New Zealand held a Bird of the Century competition. John Oliver got this puking bird to win

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This 2022 photo supplied by the Royal Forest and Bird Protection Society shows puteketeke at Lake Ellesmere, south of Christchurch in New Zealand. Vote count for New Zealand's Bird of the Century has been delayed by comedian John Oliver's global campaign, as he discovered a loophole in the rules, which allowed anybody with a valid email address to cast a vote. So he went all-out in a humorous campaign for his favored bird, the puteketeke, a water bird, on his HBO show "Last Week Tonight." (Peter Foulds/Royal Forest and Bird Protection Society via AP)

WELLINGTON – Comedian John Oliver has succeeded in his campaign to have what he describes as a weird, puking bird with a colorful mullet win New Zealand's Bird of the Century contest.

He managed to elbow out the iconic national bird, the kiwi.

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Conservation group Forest and Bird on Wednesday announced that Oliver's favored water bird, the pūteketeke, had won after Oliver went all-out in a humorous campaign for the bird on his HBO show “Last Week Tonight.” The North Island brown kiwi came in second.

Vote checkers in New Zealand were so overwhelmed by Oliver's foreign interference they had to postpone naming the winning bird for two days.

Usually billed Bird of the Year, the annual event is held to raise awareness about the plight of the nation’s native birds, some of which have been driven to extinction. This year, the contest was named Bird of the Century to mark the group’s centennial.

Oliver discovered a loophole in the rules, which allowed anybody with a valid email address to cast a vote.

Oliver had a billboard erected for “The Lord of the Wings” in New Zealand's capital, Wellington. He also put up billboards in Paris, Tokyo, London, and Mumbai, India. He had a plane with a banner fly over Ipanema Beach in Brazil. And he wore an oversized bird costume on Jimmy Fallon's “The Tonight Show.”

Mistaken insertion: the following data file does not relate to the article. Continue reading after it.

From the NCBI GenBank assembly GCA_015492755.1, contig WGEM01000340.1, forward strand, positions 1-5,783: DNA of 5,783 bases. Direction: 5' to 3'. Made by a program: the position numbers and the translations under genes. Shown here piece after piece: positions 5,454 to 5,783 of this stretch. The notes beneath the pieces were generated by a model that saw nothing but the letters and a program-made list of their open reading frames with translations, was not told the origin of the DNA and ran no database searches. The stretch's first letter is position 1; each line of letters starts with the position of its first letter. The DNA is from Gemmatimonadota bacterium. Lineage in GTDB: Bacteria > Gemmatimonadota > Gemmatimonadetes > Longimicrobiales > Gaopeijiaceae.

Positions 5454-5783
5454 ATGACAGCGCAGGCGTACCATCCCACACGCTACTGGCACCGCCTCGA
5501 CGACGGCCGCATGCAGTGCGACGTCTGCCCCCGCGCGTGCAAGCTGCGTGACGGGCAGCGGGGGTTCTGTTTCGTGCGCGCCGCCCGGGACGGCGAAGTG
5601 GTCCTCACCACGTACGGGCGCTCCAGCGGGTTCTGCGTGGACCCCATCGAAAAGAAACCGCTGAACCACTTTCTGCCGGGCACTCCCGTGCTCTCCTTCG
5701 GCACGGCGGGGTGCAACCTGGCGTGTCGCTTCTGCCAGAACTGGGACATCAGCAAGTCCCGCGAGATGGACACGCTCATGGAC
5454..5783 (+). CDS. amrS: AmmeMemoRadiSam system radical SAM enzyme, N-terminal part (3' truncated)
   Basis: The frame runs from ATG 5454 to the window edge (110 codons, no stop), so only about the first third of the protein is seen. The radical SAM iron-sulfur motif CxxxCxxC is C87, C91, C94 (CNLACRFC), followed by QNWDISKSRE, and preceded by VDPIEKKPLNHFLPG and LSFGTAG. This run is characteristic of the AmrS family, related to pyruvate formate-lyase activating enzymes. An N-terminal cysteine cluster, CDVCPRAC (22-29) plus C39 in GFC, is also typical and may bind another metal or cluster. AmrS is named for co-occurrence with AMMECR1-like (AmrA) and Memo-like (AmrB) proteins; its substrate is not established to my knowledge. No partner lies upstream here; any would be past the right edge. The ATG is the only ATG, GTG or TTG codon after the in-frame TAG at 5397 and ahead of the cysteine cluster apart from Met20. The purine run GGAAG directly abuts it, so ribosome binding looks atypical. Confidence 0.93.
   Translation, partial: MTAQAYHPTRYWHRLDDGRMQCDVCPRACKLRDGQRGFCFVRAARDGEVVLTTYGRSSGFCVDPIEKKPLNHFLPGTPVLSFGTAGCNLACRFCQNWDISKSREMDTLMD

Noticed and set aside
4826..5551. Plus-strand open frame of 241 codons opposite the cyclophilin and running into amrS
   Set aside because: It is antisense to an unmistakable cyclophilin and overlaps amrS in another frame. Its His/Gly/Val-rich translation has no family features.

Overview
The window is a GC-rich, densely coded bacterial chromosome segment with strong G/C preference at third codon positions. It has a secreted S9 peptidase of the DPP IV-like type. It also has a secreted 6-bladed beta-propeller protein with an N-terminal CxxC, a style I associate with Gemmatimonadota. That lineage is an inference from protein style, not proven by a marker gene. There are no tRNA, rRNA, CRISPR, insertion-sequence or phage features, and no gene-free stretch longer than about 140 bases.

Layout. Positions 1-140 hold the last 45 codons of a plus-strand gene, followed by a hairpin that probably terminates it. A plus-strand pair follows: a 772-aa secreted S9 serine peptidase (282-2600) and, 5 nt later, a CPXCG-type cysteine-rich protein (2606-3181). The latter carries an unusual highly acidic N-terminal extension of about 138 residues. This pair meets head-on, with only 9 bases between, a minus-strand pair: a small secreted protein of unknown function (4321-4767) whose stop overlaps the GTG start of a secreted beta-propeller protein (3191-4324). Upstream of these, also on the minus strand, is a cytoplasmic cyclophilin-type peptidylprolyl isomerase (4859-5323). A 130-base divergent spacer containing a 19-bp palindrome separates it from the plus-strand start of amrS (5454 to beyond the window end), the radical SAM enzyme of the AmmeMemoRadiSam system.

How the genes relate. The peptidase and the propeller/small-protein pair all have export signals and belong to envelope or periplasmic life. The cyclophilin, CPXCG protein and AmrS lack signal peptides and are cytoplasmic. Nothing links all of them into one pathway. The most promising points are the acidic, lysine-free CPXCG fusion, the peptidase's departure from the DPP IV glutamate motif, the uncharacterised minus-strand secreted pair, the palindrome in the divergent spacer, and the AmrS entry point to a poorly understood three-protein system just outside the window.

“After all, this is what democracy is all about," Oliver said on his show. “America interfering in foreign elections.”

Forest and Bird didn't immediately release the final vote tally Wednesday but said the group received more than 350,000 verified votes, more than six times the previous record of 56,700 votes in 2021.

They said Oliver's “high-powered” campaign temporarily crashed their voting verification system.

“It's been pretty crazy, in the best possible way,” Chief Executive Nicola Toki told The Associated Press before the winner was announced.

New Zealand is unusual in that birds developed as the dominant animals before humans arrived.

“If you think about the wildlife in New Zealand, we don't have lions and tigers and bears," Toki said. Despite nearly nine of every ten New Zealanders now living in towns or cities, she added, many retain a deep love of nature.

“We have this intangible and extraordinarily powerful connection to our wildlife and our birds,” Toki said.

The contest has survived previous controversies. Election scrutineers in 2020 discovered about 1,500 fraudulent votes for the little spotted kiwi. And two years ago, the contest was won by a bat, which was allowed because it was considered part of the bird family by Indigenous Māori.

This year, the organizers said they eliminated more fraudulent votes, including 40,000 cast by a single person for the eastern rockhopper penguin.

Toki said that when the contest began in 2005, they had a total of 865 votes, which they considered a great success. She said the previous record vote count was broken within a couple of hours of Oliver launching his campaign.

Toki said Oliver contacted the group earlier this year asking if he could champion a bird. They had told him to go for it, not realizing what was to come.

“I was cry laughing,” Toki said when she watched Oliver's segment.

Oliver described how the pūteketeke, which number less than 1,000 in New Zealand and are also known as the Australasian crested grebe, eats its own feathers before vomiting them back up.

“They have a mating dance where they both grab a clump of wet grass and chest bump each other before standing around unsure of what to do next,” Oliver said on his show, adding that he'd never identified more with anything in his life.

Some in New Zealand pushed back against Oliver’s campaign. One group put up billboards reading: “Dear John, don't disrupt the pecking order,” while others urged people to vote for the kiwi. Oliver responded by saying the kiwi looked like “a rat carrying a toothpick.”

“For the record, all of your birds are great, and it would be an honor to lose to any of them when the results are announced on Wednesday," Oliver said on his show. “The reason it is so easy for me to say that is that we aren't going to lose, are we? We are going to win, and we are going to win by a lot.”

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